Graduated neutral density filters come in several different varieties – the most common of them being soft, medium, hard and also reverse graduated ND filters. Each of them has different benefits on different types of scenes and better times to use them.
One of the filters we get asked the most questions about is the reverse graduated ND. Rather than having the darkest part of the transition beginning at the top of the filter and gradually becoming lighter towards the middle, a reverse grad is exactly the opposite – it is darker in the middle of the filter and gradually becomes lighter towards the top.
Reverse graduated ND filters in the NiSi product range are available in 75mm, 100mm, 150mm and 180mm varieties to suit either the M75, V5/ V6, S5 filter holders or 180mm holders. Varying densities of 2 stop (0.6), 3 stop (0.9) and 4 stop (1.2) will allow you to shoot in various conditions.
NiSi reverse graduated ND filters come with our proprietary Nano coating for an extra layer of scratch resistance and to make cleaning easier, with water beading on the filter rather than smudging.
Let’s take a look at some tips and tricks and when to use a reverse graduated neutral density filter to maximise it’s effect and image quality performance.
Use a reverse graduated ND filter when there is a relatively flat horizon line
Due to the way reverse graduated ND filters have the darker part of the gradient in the middle of the filter, any major elements protruding above the horizon line such as buildings or mountains may be impacted in a way that causes those sections to become underexposed. Reverse graduated ND filters work best when the horizon line is relatively flat. The exposure of smaller mountains and buildings, or rolling hills can always be adjusted easily in post-processing.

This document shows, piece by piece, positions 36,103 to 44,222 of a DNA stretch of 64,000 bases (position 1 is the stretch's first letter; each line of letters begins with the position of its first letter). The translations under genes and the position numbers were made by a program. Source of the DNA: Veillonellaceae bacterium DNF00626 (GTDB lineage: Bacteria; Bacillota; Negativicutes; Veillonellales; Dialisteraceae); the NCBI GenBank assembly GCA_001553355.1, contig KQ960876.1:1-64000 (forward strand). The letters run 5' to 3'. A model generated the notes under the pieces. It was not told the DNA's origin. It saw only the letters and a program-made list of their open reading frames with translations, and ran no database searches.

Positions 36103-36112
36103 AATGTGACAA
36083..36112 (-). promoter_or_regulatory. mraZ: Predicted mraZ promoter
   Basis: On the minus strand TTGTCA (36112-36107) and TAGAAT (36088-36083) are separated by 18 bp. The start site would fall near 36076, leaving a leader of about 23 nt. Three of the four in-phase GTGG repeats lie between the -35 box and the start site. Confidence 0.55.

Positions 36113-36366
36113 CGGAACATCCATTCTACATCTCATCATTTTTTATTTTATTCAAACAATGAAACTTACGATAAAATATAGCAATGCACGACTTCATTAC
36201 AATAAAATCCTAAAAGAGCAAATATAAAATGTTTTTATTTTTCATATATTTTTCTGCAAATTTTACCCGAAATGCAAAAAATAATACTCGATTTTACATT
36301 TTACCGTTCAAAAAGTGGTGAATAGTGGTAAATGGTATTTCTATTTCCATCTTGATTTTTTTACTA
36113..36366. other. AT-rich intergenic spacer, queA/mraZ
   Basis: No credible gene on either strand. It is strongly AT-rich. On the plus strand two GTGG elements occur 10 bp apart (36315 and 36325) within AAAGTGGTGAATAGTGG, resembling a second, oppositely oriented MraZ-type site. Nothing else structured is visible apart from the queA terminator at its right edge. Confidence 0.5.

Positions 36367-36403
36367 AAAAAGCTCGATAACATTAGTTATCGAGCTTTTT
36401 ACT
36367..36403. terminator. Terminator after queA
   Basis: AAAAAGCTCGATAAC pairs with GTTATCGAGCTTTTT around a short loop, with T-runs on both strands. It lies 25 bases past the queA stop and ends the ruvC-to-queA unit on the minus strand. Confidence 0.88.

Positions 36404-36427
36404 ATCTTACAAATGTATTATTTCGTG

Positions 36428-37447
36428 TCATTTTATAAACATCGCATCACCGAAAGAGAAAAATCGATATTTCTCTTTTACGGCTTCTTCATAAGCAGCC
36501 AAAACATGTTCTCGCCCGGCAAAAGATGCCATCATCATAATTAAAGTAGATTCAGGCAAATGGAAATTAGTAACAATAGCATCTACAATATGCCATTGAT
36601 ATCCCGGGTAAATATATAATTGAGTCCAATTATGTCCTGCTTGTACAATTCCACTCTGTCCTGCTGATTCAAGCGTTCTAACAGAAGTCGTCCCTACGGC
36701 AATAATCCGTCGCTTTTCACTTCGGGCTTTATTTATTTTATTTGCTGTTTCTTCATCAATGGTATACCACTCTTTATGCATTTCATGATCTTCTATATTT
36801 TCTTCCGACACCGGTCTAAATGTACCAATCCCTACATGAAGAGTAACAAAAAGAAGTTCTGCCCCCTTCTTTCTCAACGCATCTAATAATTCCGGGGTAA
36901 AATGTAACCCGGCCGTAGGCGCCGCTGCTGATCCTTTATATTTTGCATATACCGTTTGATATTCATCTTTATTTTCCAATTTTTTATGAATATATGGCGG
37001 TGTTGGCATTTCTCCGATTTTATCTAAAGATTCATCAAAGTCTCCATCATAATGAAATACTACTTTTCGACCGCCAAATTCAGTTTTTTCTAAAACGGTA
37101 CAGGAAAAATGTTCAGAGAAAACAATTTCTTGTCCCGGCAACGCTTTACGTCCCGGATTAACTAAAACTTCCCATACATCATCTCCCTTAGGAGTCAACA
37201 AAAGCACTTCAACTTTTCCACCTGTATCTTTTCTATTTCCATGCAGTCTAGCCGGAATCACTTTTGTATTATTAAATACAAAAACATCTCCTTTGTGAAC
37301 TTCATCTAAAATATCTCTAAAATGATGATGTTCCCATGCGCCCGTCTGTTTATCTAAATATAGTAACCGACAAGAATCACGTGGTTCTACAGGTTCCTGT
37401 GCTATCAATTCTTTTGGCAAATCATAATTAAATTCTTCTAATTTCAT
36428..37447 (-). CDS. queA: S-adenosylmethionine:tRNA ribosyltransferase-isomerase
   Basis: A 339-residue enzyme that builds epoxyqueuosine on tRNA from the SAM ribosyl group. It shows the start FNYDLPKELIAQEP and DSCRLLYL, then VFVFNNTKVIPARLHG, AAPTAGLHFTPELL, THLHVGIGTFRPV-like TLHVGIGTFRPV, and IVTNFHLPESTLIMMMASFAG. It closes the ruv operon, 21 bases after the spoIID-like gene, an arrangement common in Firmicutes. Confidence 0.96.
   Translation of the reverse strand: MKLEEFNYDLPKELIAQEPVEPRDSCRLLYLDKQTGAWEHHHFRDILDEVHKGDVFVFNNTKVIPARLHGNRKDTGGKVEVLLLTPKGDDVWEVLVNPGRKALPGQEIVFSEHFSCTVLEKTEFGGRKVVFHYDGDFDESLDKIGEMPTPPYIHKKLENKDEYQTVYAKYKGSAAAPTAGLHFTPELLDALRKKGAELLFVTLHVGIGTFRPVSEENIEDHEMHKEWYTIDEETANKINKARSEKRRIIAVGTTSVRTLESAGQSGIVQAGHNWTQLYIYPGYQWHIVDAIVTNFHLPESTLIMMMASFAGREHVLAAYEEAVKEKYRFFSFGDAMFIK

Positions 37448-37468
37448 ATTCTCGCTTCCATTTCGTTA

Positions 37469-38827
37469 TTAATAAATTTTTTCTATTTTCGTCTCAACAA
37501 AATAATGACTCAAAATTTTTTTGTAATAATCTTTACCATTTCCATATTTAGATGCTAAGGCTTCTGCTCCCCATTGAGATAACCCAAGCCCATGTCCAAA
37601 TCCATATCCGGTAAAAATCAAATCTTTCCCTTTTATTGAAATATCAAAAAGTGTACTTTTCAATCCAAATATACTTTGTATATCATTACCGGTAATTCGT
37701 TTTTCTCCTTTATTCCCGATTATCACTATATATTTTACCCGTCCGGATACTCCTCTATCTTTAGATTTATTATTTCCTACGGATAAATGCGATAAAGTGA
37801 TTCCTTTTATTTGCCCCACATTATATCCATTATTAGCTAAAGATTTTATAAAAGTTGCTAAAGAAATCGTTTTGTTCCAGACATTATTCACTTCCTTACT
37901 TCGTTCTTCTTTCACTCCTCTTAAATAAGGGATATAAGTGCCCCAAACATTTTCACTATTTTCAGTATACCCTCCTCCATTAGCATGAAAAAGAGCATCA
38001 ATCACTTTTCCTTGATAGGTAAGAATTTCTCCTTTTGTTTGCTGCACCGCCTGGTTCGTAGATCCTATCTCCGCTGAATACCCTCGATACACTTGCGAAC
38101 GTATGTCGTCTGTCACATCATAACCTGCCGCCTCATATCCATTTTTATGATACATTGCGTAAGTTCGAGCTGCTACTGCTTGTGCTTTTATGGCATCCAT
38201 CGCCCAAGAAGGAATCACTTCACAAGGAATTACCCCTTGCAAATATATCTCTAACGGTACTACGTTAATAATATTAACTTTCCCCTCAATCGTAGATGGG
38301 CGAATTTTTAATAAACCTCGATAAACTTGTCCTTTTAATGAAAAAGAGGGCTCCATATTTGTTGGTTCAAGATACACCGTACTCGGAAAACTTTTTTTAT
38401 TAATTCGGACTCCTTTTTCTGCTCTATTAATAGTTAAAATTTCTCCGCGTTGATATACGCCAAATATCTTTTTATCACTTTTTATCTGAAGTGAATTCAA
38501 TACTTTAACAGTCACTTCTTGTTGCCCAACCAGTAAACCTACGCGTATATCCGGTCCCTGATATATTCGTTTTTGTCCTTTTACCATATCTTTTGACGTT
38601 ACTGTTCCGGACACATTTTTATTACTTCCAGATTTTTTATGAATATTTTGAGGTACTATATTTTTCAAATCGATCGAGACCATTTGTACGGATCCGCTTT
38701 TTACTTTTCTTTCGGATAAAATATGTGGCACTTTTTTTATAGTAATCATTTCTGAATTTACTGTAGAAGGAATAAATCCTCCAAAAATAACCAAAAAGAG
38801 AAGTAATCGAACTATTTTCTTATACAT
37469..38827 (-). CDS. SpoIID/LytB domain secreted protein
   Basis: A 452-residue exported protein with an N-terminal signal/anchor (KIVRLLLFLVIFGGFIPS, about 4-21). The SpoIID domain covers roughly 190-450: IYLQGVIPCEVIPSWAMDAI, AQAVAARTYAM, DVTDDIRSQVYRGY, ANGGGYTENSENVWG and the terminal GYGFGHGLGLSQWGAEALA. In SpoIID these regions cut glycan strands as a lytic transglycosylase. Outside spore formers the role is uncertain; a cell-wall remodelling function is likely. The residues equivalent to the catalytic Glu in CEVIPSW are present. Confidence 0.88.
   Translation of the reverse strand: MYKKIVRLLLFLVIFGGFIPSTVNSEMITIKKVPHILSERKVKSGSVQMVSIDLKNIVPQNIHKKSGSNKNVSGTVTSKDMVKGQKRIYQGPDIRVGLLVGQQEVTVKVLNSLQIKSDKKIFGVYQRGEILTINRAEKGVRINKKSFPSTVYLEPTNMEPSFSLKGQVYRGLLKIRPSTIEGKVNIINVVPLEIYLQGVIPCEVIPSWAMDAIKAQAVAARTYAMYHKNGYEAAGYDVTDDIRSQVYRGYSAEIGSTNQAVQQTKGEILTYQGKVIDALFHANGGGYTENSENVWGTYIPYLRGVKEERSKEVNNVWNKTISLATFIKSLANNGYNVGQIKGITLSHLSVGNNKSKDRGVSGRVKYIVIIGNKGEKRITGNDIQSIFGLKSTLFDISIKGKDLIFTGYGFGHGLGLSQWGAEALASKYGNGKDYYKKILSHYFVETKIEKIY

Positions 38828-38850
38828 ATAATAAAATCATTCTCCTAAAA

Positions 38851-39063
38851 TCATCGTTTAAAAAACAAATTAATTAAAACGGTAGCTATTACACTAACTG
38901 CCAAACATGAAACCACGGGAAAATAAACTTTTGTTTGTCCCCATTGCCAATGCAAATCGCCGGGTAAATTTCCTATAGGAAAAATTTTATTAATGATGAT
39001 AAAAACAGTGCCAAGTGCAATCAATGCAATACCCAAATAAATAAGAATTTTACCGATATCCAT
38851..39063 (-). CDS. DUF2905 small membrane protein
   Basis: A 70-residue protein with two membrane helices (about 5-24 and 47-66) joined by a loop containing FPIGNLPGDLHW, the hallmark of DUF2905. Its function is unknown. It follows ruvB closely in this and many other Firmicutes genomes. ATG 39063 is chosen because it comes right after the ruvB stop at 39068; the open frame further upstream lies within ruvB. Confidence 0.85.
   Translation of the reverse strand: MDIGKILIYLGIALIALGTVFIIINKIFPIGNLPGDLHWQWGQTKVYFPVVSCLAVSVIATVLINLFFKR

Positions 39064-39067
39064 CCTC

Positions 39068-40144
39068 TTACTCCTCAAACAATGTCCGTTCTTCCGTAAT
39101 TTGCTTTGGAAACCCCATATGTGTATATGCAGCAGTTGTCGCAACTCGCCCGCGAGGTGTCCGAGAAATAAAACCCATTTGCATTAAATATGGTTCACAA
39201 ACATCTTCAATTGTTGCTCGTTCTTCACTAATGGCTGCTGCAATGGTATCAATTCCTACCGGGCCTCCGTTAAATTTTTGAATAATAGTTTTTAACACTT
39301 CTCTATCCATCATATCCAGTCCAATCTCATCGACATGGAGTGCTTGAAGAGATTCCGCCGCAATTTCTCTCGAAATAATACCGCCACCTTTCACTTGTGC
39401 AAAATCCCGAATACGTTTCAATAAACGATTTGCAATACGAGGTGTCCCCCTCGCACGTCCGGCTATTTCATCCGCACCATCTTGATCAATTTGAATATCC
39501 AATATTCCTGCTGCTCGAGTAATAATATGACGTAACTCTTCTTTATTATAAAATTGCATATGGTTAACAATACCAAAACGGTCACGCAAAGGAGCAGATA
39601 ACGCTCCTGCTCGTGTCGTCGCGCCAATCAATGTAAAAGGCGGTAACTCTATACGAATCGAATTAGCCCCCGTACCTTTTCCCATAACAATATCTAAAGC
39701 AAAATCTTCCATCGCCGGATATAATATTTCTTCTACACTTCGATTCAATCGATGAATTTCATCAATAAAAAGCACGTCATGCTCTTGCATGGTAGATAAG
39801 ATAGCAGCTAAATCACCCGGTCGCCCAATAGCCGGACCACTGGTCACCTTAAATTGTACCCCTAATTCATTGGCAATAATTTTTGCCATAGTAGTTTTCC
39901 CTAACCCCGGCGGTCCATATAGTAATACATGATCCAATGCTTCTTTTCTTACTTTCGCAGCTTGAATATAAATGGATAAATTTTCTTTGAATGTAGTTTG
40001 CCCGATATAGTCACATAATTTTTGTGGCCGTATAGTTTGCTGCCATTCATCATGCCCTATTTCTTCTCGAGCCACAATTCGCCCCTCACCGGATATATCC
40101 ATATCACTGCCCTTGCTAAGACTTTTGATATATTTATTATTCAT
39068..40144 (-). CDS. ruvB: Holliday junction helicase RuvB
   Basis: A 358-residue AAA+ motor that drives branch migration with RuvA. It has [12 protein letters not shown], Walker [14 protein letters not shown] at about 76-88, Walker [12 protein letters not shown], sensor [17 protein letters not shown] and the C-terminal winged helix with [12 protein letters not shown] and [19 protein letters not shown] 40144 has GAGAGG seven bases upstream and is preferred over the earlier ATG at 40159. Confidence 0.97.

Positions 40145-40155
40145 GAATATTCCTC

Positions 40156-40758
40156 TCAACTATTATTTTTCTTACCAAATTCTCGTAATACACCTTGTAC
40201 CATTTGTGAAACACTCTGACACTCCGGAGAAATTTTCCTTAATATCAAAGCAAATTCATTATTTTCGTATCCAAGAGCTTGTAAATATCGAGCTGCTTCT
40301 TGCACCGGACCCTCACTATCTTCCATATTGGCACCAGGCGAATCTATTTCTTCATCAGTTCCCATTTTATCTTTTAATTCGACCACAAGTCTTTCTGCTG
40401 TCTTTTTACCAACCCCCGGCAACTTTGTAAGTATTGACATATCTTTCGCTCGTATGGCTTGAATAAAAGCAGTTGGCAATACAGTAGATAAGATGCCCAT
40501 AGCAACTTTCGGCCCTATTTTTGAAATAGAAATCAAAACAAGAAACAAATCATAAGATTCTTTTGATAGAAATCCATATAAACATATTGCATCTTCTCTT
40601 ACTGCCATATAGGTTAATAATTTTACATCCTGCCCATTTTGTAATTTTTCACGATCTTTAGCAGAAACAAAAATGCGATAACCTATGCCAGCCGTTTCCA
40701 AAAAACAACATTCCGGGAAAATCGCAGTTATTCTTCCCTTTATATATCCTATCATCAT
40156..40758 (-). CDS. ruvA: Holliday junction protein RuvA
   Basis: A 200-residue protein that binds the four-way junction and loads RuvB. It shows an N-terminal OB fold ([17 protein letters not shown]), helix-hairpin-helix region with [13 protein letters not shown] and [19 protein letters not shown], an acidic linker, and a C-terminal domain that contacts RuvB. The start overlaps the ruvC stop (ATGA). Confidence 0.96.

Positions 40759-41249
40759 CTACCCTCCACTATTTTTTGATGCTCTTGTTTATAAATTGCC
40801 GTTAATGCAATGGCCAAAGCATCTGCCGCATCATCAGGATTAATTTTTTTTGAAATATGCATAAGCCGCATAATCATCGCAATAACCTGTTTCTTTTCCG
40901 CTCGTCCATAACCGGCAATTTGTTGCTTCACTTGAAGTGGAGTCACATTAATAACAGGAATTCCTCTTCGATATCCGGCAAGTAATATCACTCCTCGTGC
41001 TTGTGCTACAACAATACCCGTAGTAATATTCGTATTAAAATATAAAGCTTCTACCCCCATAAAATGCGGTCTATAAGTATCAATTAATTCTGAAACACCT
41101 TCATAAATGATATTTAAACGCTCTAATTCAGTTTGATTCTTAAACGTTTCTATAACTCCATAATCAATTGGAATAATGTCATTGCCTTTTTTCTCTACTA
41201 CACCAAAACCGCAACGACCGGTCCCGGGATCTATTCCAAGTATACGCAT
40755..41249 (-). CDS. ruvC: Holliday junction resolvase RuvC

One of the biggest benefits of using graduated ND filters is the ability to limit the time within post-processing by capturing as much detail as possible in a single exposure. By using graduated ND filters correctly to suit the landscape being captured, you can help limit the need for bigger adjustments to localised areas within any images. Ensure the elements that are available in the given landscape are suited to using a reverse graduated neutral density filter to maximise the potential of capturing high-quality images.
Use a reverse graduated ND when the sun is low or below the horizon
Sunsets and sunrises are the best time to use reverse graduated ND filters. When the sun is either very low on the horizon line, or is below the horizon line either before sunrise or after sunset, the darker section of the filter will provide the most benefit in reducing the amount of light entering the camera in those brighter sections of the image. How intense the bright the light is and how many stops in variation that light is compared to the rest of the image will determine which density of reverse graduated ND filter you will be required to use.
To read some more tips and tricks on how to use graduated ND filters correctly check out our Tips for selecting and using NiSi graduated neutral density filters article over on our blog.
Focal length matters when using a reverse graduated ND filter
Just as with hard graduated ND filters, the focal length of the lens being used will be a major factor in how a reverse grad impacts your images. Due to the darker part of the filter being in the middle and the way it typically needs to line up with the horizon line, any impact caused by either barrel or pincushion distortion may have a negative impact on straight lines. The wider the lens, the more likely it is that distortion will occur. In focal lengths of between 20mm and 50mm distortion across a horizon line should be less noticeable than if you are shooting wider than that. Reverse grads won’t have quite as much of an impact as a hard graduated ND, but there is a possibility that straighter horizon lines may be slightly distorted, so care will need to be shown in how the middle of the filter is lined up along those straight lines.